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Submission Voting systems company threatens Dutch state

Eelco writes: The monopolist provider of software used during elections in The Netherlands has threatened the Dutch state after the state ordered security enhancements right before the parliamental elections of 2006. This was discovered by the we-don't-trust-voting-computers foundation who received, invoking the Dutch Freedom of Information Act, shocking internal documents from the Dutch Electoral Council. In one of the e-mails, the companies owner Jan Groenendaal threatens (translated) that his company will cease all activity if Rop Gonggrijp of the we-don't-trust-voting-computers foundation becomes a member of the independent commission that is investigating the future of the electoral process. Moreover, he demands the state to buy his company, in exchange for his cooporation during the next national elections. The full story shows a weird an almost not imaginable relationship between the Dutch state and the company that provides all software to tabulate election results, as well as the software used in 90% of the voting machines itself.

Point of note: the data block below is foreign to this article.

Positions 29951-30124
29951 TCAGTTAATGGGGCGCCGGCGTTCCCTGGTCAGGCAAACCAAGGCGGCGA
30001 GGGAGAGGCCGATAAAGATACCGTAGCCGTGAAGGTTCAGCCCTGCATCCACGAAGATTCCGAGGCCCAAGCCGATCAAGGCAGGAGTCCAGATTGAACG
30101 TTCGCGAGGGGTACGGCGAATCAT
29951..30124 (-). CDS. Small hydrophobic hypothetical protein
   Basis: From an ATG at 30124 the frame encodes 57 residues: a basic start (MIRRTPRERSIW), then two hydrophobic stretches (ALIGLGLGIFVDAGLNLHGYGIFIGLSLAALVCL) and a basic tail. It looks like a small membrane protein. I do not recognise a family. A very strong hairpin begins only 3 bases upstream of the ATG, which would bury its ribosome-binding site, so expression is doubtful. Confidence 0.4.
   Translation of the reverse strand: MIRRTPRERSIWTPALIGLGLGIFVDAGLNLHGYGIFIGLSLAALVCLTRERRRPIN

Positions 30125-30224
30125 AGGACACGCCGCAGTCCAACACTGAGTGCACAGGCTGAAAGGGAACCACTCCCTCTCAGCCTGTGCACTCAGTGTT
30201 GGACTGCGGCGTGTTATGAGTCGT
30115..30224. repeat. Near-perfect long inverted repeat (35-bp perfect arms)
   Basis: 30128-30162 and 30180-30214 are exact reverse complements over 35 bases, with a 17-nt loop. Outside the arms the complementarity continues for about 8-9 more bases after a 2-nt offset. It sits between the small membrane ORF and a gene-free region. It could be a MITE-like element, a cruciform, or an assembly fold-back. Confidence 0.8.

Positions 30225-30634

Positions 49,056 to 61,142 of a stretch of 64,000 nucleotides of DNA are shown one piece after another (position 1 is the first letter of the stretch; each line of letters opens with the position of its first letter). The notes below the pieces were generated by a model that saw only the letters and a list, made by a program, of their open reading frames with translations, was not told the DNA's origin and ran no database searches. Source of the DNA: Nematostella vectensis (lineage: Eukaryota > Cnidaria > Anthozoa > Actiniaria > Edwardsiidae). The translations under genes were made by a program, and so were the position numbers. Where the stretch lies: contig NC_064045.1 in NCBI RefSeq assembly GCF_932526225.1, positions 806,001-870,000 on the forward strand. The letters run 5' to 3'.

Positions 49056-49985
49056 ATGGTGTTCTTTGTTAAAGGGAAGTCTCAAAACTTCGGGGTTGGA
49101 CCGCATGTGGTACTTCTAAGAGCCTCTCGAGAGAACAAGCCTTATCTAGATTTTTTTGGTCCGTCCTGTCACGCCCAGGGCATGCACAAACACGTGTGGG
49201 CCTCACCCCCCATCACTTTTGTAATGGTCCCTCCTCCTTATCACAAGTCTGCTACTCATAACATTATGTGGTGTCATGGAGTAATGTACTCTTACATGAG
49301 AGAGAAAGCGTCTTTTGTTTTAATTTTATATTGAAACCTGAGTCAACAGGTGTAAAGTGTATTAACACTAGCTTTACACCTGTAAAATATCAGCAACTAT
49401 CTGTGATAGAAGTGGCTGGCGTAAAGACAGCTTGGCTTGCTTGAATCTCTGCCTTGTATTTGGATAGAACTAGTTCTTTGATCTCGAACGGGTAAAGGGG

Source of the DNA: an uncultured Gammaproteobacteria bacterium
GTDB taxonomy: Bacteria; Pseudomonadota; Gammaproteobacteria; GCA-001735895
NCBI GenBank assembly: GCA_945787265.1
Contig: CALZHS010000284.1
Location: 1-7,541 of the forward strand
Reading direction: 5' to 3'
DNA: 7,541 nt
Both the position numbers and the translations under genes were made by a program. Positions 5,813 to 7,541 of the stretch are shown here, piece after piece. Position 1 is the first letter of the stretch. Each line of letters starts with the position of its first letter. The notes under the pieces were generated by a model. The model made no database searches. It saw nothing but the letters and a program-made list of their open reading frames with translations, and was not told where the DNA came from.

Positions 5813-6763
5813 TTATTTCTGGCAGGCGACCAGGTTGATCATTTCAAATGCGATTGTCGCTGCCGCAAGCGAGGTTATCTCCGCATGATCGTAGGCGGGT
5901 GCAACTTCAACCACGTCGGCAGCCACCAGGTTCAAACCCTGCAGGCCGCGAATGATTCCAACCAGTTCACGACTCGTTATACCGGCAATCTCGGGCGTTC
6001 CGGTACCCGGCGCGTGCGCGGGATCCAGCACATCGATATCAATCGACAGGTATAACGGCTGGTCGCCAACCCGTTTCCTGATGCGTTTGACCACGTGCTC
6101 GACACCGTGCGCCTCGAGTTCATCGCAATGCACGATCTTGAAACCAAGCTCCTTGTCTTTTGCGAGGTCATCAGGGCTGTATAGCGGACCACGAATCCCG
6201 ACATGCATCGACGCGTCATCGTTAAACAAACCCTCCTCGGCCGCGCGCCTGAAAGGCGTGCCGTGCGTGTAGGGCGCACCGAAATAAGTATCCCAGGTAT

We warn the reader in advance that the proof presented here depends on a clever but highly unmotivated trick. -- Howard Anton, "Elementary Linear Algebra"